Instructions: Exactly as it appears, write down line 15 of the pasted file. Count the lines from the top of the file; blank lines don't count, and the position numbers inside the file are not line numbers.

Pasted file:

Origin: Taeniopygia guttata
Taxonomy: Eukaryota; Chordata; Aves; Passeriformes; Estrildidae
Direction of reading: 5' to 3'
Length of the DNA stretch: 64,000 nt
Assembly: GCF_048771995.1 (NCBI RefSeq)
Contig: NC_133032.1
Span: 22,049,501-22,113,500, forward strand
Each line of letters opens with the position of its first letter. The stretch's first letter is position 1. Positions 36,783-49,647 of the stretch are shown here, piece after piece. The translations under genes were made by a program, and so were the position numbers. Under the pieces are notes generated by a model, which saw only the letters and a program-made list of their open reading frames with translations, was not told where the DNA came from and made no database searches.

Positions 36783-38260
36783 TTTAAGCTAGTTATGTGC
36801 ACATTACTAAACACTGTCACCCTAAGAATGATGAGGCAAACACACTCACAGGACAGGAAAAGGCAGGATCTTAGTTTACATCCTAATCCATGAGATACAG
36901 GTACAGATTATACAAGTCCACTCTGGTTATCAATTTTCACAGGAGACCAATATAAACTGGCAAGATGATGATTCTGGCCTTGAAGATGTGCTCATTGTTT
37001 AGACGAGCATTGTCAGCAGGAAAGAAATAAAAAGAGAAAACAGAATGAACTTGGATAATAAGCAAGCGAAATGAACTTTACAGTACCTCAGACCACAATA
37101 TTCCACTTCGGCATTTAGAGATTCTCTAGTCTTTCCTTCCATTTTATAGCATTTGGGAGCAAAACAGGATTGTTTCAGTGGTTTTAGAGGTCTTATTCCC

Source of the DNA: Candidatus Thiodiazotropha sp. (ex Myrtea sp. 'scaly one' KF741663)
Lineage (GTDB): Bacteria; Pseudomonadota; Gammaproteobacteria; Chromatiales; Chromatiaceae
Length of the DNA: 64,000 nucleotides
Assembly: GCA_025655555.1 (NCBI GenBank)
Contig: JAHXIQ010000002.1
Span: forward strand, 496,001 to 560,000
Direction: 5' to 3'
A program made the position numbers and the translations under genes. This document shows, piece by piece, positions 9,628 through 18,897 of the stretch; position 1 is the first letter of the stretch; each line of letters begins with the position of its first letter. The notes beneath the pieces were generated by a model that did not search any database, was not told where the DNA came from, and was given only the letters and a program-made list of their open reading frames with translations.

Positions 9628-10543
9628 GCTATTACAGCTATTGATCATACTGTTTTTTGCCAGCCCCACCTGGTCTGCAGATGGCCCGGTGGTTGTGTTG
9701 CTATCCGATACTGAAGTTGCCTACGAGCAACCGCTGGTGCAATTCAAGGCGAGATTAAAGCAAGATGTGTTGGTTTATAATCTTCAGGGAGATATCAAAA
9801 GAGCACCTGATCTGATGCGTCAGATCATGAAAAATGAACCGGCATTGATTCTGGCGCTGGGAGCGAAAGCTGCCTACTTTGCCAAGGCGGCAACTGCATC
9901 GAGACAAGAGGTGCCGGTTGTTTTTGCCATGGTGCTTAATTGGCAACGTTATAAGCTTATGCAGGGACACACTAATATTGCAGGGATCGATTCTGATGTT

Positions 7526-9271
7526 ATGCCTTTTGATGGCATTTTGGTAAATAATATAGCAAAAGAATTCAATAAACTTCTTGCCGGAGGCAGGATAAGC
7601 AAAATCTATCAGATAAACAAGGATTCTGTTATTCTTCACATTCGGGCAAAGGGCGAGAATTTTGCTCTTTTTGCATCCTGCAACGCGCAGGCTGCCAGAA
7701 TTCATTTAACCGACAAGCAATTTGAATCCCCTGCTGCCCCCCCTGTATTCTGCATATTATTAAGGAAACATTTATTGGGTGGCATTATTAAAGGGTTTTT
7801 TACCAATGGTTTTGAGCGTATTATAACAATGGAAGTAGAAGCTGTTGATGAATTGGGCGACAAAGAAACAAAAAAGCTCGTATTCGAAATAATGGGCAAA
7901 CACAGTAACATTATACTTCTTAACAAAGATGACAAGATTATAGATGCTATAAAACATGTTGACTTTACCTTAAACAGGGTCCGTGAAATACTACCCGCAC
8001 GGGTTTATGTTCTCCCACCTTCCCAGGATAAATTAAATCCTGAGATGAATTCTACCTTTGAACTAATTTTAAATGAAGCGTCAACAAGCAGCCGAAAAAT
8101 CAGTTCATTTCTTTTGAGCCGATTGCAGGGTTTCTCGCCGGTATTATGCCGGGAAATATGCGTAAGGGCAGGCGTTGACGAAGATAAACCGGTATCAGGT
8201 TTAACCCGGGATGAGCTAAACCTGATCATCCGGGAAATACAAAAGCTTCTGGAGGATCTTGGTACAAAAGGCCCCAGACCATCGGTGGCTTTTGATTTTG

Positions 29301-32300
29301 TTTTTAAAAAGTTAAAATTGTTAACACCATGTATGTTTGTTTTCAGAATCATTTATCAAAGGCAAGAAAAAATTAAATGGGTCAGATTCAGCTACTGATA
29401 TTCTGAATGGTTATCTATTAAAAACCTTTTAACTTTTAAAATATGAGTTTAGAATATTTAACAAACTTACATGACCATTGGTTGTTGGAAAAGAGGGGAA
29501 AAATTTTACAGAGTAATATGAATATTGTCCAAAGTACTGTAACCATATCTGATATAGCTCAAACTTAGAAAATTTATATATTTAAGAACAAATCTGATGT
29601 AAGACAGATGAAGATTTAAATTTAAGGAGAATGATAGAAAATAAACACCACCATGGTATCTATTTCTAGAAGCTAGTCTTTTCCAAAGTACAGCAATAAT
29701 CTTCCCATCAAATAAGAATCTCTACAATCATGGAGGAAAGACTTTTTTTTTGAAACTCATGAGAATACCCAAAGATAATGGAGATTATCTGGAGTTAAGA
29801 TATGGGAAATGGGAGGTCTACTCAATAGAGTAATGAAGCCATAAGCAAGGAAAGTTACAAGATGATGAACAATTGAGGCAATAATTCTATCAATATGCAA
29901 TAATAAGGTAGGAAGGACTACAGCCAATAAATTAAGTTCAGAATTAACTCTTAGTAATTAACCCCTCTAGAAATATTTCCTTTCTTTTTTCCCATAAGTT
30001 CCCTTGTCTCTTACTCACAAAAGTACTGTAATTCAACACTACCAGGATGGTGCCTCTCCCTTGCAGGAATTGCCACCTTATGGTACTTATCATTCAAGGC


Source of the DNA: Candidatus Thiodiazotropha sp. (ex Myrtea sp. 'scaly one' KF741663)